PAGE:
In conversation with Wilson’s work, Victoria Pitts-Taylor’s The Brain’s Body (Duke 2016) is an effort to hold contemporary neuroscience and its particular figuring of brain and body to critical account, taking neuroscience seriously but also calling out the dangerous modes of reductionist thinking that dissolve structural inequality into biological difference. I was excited about earlier iterations of this project, like her 2013 Hypatia piece on mirror neurons, affect theory, and intersubjctivity, which addressed questions of relationality and embodiment. I’m looking forward to seeing more in the book, especially as she takes on kinship which I’m also attempting to rethink at the moment.

Feminist, Queer, Crip (Indiana 2013) is Alison Kafer’s collection of interrelated essays that have been making their way deep into the collective anthropological unconscious over the past couple of years. The book is essential reading for anyone thinking with disability theory (which, I imagine I need not specify to Somatosphere readers includes people not working specifically on disability). As with other important work in the space of crip theory, Kafer leverages the resonances and overlaps between the social, cultural, and political positions of queers and disabled people into new modes of critical thought and political engagement across categories of identity or axis of oppression. One of the things I like best about Kafer’s work is her refusal to cut the Gordian knots that animate it—she generates new trajectories as she makes ambivalence into a seriously thoughtful craft. Of particularly broad value in Feminist, Queer, Crip is Kafer’s work on temporality, in which she pushes Judith Halberstam’s thinking about queer time beyond itself by exploring temporalities of illness and disability that in some ways are precisely queer in Halberstam’s sense, but that also require a certain shift in celebratory queer politics in order to address the forms of structural violence and eugenic desire that shape them.

Part of my new project involves an experiment to unseat the family, anchored in the conjugal couple, as the basic unit of human sociality. To help me think about this I’ve been revisiting some foundational texts and I have recently found myself drawn to Shulamith Firestone’s 1970 radical feminist classic The Dialectic of Sex, an imaginative indictment of heteronormative arrangements of both capital and care. I want to devote some time this summer to seeing how it might help me think not specifically, or not only, beyond the patriarchal situation of women in the home, but to think about a politics of intimacy beyond the family more generally.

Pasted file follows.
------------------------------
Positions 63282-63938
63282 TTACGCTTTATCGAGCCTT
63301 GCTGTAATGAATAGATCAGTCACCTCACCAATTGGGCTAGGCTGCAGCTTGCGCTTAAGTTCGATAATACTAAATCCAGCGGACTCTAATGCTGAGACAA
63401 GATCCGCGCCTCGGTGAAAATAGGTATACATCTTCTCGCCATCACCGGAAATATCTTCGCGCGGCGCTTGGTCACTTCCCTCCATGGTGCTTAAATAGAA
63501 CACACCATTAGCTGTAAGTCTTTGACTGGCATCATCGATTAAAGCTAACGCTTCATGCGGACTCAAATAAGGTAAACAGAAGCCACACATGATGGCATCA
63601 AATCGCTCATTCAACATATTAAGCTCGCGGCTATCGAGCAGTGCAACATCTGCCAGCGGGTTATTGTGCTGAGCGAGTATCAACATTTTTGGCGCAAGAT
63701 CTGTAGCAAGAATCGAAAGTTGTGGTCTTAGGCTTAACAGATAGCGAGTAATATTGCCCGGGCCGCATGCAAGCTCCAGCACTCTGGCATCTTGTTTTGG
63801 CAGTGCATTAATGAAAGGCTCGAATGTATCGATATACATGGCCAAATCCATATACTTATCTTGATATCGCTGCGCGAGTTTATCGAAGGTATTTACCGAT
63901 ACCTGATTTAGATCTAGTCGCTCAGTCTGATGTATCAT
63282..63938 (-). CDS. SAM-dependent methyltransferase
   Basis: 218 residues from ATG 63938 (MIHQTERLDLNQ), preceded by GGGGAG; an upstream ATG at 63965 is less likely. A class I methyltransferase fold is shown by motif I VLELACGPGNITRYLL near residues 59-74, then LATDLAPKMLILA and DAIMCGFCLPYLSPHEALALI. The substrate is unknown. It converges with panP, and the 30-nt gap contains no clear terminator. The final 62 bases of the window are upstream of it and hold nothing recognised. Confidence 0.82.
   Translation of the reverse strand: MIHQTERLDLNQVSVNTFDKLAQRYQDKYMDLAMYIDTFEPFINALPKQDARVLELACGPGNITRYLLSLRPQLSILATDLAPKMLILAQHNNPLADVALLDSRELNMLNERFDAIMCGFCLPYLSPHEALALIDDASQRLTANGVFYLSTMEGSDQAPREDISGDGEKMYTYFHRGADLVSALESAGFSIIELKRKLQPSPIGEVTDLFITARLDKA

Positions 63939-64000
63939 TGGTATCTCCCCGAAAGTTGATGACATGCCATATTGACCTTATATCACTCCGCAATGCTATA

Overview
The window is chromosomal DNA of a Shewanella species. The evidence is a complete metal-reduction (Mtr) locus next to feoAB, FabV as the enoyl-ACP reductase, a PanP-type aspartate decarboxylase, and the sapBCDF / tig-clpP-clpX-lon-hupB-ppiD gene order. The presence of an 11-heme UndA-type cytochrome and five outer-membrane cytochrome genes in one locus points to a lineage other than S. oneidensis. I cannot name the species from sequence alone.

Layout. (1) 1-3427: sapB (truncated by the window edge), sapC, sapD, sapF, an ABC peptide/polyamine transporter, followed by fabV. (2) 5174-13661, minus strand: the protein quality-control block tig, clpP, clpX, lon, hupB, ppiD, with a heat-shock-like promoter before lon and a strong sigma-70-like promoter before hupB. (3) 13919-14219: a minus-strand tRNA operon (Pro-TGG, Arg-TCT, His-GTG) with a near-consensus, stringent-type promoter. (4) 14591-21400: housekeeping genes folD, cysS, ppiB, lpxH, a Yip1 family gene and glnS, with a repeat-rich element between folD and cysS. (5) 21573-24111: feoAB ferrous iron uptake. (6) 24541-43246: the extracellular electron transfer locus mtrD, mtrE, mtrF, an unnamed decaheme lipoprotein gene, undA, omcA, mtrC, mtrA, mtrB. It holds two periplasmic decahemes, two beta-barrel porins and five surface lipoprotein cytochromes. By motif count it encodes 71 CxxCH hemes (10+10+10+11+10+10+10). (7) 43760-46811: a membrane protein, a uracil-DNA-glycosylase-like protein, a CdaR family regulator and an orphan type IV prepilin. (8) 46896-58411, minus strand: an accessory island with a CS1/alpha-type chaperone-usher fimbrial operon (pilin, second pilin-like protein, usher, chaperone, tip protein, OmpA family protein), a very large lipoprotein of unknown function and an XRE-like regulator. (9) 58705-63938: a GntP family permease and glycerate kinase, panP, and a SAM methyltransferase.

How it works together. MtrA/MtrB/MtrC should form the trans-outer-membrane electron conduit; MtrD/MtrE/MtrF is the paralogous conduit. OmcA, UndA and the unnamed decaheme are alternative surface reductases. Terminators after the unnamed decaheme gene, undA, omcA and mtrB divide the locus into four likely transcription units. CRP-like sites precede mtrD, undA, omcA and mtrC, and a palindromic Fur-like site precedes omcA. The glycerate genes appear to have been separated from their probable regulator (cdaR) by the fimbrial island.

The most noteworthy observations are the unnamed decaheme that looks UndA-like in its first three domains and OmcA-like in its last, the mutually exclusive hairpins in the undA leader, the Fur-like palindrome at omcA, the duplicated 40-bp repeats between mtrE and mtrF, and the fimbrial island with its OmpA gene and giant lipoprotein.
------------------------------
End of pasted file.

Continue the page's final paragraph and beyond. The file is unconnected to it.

Given the heights to which some elevate the designation, I’m not sure I’m worthy of claiming to be a serious Start Trek: The Next Generation fan. But let me put it this way: I’ve seen most episodes multiple times and used to have the Enterprise on my personal cheques. Despite (or perhaps because of?) all its considerable essentializing and smug liberalism, there is virtually no key dilemma or animating question in anthropology that TNG hasn’t dealt with directly or played out in workable allegorical form. When presented with the opportunity, I like to point this out to my students. This must be at least a little effective, since, I am proud to say, a former student recently sent me Star Trek Archives: Best of The Borg as a token of her appreciation. It currently tops my nightstand.

There are also lots of exciting things on the horizon. Elizabeth Povinelli’s Geontologies (Duke 2016) will be out this fall, and I’m keen to see the full articulation of her effort to move away from biopolitical distinctions between life and death and toward a geontological distinction between life and non-life, while taking on plasticity, new materialism, and antinormativity in the offing. Think big! Eli Clair’s new book on the politics of cure will be out from Duke in the next year or so, and I imagine I will devour it quickly and spend the next moth seeing the political dynamics of cure everywhere. I was also very excited to learn that Sunara Taylor’s first book Beasts of Burden: Animal and Disability Liberation will be out in Feb 2017 from The New Press. It promises to push our thinking about the human, the non-human, and the inhuman in new ways, and generate some productive political friction in the offing.

Now, once more into the heaps!

Zoë H. Wool is Assistant Professor of Anthropology at Rice University, where she teaches about bodies, care, disability, intimacy, and the uneven valuing of fleshy life in the contemporary United States. Her first book, After War: The Weight of Life at Walter Reed was published by Duke University Press in 2015.

Photo: Girl Reading Inside a Book.